5. Collaborate with two other classes, where students in one class post images, students in another class comment on each image, with a poem, and students in a third class comment with music. The students will choose the three related media to evoke the same emotions/feelings in the audience. We did such a project in Grade 5 last year, where students in Dar es Salaam created the images in Art Class, students in Seattle made the music in GarageBand in Music Class, and our students typed up their own poems in their homerooms. 

This is our resulting VoiceThread from the 3 schools collaboration:

Flippity.net Google Spreadsheets Addon

The Flippity.net add-on lets you automate many tasks from Google Spreadsheet.

Flippity.net options

In the video below, I show how to create a script for randomly selecting a student in your class. The best thing about the created app, is that it also works on your iPad. You can save it to your Home Screen of your tablet or smart phone for easy access.

Technology Coach as Leader

In a recent meeting of curriculum and grade level team leaders, we reflected on how well we work with each other, and with our various teams. During the conversation, it became apparent that each of us approaches the leadership role in very different ways, depending on our beliefs and our personalities. Some people are more comfortable with delegation, for example, while others prefer to take the full responsibility for completing tasks.

As a curriculum team leader, I facilitate vision activities to help determine the desired uses of IT at ISP. I also do a lot of information gathering, and sharing, and facilitate discussions and other protocols with individuals, teams, and the whole faculty of the elementary school, to help us align our vision of learning with technology, and our everyday practices in the classroom and school.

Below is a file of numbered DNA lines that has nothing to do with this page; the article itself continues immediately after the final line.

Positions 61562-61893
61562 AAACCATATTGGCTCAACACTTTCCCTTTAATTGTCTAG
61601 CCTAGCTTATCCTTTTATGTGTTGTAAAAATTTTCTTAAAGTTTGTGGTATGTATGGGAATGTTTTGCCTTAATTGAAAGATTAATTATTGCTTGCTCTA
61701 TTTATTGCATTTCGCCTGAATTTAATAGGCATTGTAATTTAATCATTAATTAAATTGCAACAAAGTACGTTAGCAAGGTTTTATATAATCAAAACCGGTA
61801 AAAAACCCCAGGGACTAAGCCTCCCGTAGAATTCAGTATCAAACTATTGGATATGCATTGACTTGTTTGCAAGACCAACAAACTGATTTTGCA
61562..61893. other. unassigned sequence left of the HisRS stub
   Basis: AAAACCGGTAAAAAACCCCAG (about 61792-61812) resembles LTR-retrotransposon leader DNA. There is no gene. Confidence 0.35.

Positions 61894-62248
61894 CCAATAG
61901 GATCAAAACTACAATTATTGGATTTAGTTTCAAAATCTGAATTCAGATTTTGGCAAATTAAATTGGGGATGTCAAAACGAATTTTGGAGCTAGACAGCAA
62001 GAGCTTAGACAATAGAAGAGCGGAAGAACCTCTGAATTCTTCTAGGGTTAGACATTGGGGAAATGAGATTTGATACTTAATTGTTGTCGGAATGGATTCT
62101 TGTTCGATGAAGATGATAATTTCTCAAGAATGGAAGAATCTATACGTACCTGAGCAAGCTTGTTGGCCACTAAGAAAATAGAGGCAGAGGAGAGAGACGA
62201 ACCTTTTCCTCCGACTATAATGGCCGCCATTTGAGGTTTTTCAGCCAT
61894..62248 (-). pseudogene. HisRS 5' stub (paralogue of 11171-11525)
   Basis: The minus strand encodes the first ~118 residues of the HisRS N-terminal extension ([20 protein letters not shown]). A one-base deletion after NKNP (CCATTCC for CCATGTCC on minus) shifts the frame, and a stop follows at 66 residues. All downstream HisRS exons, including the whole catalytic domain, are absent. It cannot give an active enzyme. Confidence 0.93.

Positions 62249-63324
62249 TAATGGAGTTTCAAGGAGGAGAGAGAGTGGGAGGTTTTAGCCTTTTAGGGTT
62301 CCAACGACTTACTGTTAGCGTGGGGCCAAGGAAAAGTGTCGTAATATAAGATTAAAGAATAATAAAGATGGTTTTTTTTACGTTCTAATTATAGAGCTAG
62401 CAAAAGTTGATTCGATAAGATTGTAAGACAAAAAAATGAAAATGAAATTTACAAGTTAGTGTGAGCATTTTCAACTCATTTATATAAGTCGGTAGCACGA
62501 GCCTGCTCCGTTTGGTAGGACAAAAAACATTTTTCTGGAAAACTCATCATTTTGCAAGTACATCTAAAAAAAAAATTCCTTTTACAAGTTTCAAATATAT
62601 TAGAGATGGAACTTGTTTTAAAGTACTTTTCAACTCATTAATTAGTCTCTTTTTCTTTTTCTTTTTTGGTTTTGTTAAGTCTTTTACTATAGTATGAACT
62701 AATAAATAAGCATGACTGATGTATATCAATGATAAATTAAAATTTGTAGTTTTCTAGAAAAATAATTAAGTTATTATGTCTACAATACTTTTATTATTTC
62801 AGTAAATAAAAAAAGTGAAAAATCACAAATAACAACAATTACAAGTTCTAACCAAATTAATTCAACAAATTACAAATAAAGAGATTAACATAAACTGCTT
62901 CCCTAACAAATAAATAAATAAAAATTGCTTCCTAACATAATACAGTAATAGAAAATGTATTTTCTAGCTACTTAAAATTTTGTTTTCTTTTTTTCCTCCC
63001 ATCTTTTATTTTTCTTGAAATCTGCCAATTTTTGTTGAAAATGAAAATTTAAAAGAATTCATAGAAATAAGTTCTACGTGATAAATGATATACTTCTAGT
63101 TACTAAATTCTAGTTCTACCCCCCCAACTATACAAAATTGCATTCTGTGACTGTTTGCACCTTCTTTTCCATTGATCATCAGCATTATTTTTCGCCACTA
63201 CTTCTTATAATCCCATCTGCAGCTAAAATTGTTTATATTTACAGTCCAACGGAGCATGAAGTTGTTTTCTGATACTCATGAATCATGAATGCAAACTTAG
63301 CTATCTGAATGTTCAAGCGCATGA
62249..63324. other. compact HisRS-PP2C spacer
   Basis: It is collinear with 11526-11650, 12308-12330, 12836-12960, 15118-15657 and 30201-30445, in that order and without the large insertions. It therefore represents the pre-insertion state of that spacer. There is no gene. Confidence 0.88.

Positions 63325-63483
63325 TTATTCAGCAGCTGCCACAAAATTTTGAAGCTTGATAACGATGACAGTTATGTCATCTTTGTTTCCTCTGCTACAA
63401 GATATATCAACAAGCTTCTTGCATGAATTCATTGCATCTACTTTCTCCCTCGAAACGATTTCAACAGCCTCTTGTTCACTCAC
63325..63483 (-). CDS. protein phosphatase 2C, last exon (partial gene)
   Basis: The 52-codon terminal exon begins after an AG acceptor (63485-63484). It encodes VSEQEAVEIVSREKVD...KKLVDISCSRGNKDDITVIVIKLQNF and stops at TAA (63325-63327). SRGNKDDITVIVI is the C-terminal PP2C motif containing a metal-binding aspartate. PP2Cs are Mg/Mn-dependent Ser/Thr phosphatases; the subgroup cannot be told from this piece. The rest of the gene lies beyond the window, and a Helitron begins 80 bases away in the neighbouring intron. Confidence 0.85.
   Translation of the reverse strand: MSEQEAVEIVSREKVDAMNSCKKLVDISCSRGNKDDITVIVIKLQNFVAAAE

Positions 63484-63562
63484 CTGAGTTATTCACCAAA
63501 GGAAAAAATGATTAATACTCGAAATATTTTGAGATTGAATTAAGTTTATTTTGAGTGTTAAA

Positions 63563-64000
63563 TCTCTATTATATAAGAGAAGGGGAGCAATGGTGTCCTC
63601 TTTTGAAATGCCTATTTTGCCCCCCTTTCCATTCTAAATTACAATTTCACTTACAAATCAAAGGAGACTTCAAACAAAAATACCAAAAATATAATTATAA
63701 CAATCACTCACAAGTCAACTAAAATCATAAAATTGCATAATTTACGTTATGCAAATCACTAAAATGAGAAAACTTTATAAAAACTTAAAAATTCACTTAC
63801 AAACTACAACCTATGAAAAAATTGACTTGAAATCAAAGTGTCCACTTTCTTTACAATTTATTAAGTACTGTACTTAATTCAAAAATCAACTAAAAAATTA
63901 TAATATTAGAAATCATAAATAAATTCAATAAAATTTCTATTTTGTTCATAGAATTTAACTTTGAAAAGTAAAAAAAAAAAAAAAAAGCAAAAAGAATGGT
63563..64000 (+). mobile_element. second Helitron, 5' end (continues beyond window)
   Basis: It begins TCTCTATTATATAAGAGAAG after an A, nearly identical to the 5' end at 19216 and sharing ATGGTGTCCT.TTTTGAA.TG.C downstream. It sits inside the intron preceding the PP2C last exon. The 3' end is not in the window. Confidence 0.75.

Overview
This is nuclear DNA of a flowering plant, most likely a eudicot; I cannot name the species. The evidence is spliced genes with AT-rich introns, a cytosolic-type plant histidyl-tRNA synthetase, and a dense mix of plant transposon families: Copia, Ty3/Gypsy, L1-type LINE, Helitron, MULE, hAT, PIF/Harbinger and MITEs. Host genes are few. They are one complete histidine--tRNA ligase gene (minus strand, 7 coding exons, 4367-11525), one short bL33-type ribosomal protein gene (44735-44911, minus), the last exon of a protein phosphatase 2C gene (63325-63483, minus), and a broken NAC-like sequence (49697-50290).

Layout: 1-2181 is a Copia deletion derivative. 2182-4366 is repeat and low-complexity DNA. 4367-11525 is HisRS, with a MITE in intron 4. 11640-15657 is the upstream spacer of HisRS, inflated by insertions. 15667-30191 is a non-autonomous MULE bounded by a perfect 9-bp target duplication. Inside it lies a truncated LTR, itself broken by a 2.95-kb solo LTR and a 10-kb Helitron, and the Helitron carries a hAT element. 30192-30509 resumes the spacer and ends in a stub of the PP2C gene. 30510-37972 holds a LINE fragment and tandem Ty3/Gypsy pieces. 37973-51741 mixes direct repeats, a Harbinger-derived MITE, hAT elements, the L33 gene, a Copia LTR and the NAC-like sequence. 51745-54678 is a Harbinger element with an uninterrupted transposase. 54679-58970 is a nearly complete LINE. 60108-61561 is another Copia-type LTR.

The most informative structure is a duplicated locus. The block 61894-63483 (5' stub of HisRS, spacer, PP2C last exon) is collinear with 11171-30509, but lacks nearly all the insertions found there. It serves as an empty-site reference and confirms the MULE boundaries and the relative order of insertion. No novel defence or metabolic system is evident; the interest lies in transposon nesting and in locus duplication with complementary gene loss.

I think that it is possible to become a better leader. To that end, I am currently taking an edX course Launching Innovation in Schools. In the course introduction, Justin states, “[Leadership is] a set of functions distributed widely throughout an organization.” I’m looking forward to learning more about leadership and innovation in the course.

Launching Innovation in Schools is an open course taught by Peter Senge and Justin Reich. Although the course started last week, so you can still sign up if you’re interested.

 

Note that this post is prompted by my participation in #EdublogsClub. The challenge was to”write a post that discusses leadership, peer coaching, and/or effecting change”.

Three in One Office and Classroom Space

When I started working at ISP in August 2013, my office was in a small room in the elementary school, between the PK3 classroom and the elementary staff room. I shared the room with a library assistant/teacher assistant and a lot of books as it was the elementary school book room. It felt like we were in the basement because we had one tiny window that reminded me of a basement window. Our door led into the hallway, right opposite a door to the inner courtyard, which helped us remember that we were not in a basement, even though it felt that way.